“Until a short time before his death, it was not known that he had a poetic gift.  A neighbor, sitting up with him in his illness, happened upon a manuscript copy of “What a Friend We Have In Jesus.”  Reading it with delight, and questioning Mr. Scriven about it, he said that he had composed it for his mother, to comfort her in a time of special sorrow, not intending that anyone else should see it.  Some time later, when another neighbor asked him if it was true he composed the hymn, his reply was, ‘The Lord and I did it between us.'”

I hope you enjoy this hymn, as I always have, and use it as an opportunity to meditate on the wonderful gift we have:  friendship with Christ.

Blest Be the Tie That Binds

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Perhaps you think of this as a hymn about marriage.  In researching, however, I found that it really speaks of the love between a Pastor and his congregation.  It was written by John Fawcett, who was born in 1740 in Yorkshire, England.  As a young tailor’s apprentice he became a Christian, and was often asked to speak at the Baptist church he attended.  When he was 25 and newly wed, he was asked to pastor a small church in Wainsgate.  The parish was quite poor, and often John and his wife were paid in potatoes and other produce.  It was hard to make ends meet.  After seven years at Wainsgate, he received a call from a larger, more prestigious congregation, able to pay him a much higher salary.  The family packed up to leave, but in the end, his wife, Mary said she didn’t see how they could leave the people who had come to mean so much to them.  John wrote this hymn as an expression of that love.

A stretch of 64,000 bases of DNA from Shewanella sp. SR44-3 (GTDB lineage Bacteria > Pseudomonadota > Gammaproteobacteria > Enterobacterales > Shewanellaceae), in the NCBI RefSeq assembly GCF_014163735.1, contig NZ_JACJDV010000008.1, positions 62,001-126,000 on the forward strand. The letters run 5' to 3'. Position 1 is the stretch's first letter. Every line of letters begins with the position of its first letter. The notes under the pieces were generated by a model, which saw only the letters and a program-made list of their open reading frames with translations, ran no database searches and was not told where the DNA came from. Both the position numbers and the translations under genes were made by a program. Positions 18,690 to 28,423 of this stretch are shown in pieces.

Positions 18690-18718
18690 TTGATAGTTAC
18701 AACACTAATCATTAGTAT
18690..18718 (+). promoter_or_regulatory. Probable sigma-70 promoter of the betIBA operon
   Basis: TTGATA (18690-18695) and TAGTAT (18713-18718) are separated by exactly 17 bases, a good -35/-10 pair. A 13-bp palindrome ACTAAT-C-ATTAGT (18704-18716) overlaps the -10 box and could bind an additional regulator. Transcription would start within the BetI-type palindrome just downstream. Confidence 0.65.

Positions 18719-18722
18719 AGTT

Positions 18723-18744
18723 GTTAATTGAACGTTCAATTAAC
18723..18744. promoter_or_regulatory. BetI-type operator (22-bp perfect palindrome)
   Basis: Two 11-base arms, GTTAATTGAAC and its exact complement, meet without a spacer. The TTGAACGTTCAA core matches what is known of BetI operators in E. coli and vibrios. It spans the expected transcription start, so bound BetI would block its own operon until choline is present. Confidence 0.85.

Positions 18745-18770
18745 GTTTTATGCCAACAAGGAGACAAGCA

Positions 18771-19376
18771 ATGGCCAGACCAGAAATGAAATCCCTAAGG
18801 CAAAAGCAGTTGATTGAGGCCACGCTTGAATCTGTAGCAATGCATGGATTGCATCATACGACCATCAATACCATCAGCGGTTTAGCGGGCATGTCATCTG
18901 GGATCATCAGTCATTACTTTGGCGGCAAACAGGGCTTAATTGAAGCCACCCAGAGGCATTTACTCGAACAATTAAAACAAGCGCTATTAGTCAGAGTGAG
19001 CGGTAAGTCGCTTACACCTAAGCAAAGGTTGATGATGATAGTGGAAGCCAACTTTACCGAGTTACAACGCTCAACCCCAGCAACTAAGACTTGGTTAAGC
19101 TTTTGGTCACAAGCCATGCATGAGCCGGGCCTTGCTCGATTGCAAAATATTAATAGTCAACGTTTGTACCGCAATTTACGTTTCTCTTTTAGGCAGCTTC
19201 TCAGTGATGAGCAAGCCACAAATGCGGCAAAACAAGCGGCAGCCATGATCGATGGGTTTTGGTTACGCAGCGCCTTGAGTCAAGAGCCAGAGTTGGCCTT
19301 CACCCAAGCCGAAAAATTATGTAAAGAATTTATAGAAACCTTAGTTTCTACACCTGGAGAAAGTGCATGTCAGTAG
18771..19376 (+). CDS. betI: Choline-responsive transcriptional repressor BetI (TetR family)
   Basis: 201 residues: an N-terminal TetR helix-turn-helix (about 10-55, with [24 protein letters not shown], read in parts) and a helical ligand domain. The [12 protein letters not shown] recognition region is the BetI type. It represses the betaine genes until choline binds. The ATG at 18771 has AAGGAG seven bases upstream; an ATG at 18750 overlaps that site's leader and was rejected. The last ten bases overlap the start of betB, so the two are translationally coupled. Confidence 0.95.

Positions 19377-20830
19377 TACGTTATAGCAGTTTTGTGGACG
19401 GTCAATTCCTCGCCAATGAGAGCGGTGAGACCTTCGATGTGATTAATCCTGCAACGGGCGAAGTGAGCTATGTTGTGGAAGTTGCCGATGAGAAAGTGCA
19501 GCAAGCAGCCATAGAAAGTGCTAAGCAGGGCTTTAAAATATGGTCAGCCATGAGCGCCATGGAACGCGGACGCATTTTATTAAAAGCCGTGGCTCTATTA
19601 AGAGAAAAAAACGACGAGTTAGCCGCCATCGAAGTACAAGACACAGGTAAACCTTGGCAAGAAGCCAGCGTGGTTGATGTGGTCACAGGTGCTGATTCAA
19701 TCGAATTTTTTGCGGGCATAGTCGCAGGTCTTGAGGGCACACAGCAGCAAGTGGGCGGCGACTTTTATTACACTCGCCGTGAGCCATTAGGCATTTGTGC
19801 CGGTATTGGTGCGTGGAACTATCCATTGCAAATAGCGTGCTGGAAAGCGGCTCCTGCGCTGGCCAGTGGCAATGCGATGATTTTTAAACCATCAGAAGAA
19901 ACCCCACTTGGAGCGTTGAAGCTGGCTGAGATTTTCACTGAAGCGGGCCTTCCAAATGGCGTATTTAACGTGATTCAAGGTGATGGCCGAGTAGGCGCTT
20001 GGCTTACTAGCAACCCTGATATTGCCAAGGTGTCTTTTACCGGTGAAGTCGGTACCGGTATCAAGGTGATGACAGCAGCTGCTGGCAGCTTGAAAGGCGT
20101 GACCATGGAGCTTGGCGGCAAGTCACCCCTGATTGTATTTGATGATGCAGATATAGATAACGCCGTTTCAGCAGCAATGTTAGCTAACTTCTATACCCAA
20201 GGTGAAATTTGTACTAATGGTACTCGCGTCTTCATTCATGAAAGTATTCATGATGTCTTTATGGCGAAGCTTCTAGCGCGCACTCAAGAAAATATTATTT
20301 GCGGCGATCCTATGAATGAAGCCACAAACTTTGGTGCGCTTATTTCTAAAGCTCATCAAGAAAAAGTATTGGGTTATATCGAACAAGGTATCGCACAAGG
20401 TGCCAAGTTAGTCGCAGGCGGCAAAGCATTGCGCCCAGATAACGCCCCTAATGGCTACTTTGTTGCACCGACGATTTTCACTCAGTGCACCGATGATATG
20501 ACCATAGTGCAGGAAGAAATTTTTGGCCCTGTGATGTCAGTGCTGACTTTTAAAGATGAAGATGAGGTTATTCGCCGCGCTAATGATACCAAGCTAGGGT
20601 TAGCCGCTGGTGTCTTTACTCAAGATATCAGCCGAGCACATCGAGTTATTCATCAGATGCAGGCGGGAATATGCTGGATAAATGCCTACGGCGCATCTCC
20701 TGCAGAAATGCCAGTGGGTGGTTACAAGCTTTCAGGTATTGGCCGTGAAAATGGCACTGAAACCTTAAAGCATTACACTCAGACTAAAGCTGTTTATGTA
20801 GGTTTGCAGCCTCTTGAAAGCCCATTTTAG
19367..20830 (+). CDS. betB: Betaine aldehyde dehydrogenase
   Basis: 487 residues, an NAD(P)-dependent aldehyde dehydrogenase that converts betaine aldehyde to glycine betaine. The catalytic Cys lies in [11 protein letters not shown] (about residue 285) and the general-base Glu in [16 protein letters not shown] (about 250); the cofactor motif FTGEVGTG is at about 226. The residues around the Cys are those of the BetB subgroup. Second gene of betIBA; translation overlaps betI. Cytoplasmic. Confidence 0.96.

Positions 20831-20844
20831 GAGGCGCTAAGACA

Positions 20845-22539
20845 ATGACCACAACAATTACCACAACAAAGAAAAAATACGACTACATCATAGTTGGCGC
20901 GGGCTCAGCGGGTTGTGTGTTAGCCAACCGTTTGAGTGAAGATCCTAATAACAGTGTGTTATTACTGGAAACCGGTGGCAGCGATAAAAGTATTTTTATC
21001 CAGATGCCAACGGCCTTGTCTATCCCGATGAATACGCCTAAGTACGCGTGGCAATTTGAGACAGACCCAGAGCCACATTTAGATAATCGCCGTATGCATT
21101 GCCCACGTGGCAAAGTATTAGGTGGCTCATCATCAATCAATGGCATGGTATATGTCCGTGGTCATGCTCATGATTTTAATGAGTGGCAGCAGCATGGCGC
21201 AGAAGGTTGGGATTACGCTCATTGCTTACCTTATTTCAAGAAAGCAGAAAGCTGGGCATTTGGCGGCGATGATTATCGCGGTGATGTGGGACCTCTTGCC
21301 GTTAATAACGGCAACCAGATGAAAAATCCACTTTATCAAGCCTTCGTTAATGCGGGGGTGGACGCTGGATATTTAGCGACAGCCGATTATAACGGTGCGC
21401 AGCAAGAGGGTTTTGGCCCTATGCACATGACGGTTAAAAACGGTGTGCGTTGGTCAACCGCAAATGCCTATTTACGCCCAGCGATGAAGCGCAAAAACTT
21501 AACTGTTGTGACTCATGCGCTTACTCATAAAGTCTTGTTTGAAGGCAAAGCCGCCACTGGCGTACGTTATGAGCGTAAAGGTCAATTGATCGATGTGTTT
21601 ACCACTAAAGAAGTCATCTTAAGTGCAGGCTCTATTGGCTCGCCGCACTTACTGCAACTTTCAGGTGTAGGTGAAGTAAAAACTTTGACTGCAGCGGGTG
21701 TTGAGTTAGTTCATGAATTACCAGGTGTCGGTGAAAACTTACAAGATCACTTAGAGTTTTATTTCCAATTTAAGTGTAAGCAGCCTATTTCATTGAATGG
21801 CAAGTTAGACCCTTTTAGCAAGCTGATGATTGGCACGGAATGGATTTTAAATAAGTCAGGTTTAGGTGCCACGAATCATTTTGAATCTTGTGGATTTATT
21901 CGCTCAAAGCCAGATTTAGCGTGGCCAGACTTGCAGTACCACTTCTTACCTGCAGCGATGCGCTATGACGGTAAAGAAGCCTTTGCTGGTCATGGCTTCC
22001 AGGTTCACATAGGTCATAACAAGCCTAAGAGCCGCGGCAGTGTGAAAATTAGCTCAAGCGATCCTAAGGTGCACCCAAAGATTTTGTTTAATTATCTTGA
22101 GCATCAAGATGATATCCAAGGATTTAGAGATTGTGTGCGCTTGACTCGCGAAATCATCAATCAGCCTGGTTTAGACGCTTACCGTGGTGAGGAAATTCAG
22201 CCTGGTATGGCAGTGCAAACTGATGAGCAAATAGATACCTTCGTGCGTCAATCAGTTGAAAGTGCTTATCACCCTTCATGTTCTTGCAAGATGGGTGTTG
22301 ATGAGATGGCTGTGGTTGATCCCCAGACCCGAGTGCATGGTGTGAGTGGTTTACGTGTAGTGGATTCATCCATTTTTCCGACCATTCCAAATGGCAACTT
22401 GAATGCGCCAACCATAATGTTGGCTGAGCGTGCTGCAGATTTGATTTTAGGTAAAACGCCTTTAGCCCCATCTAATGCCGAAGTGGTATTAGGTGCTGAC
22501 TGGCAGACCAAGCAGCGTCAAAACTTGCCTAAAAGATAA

In Marriage Relationships

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Marriage is like taking that huge step off a cliff and not knowing how it’s all going to end.  But for most marriage starts with two people, deeply in love, that commit to stay with each other until death do us part.  We have stars in our eyes and we know that life is going to be so wonderful.  Then the problems start.

Most marriages today don’t have the commitment factor that they used to.  Yes, I know that people have stayed in miserable conditions just because they married the person they have come to hate.  It takes two to commit together, two to stay together.  Two hearts need to stay as one.  During the wedding God knits two totally separate people and makes them one.

Now, my marriage wasn’t the greatest.  Both my husband and I had problems.  We actually separated for awhile and then came back together.  We learned to live together and we had a good relationship.  Was it the wonderful lifetime that I imagined when we stood at the altar, no.  It was hard work, but we made it through.  My husband has been gone for over two years now and I can look back and see all the good and bad.  One of the good things is that we were committed to keeping the vows, to stay together through it all.  And we did.

This song by Andrew Peterson totally pulled at me from the first time I heard it.  It is so truthful.  We should take the words to heart.  We shouldn’t just walk (or tiptoe) through the minefields in a marriage, we should go dancing through them.  Sail through the storms.  Knowing that Jesus is the Lord of the relationship should cause us to rejoice.  So, let’s go dancing!!

Remember Me, Lord

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Do Lord is a traditional African-American spiritual, and the author is unknown.  I don’t know if it is based on a particular scripture, but when I wrote my post about the two thieves on the cross, this is the song that came to my mind. Connecting the song and Bible story make it more meaningful for me.  I hope you’ll enjoy this version sung by Johnny Cash.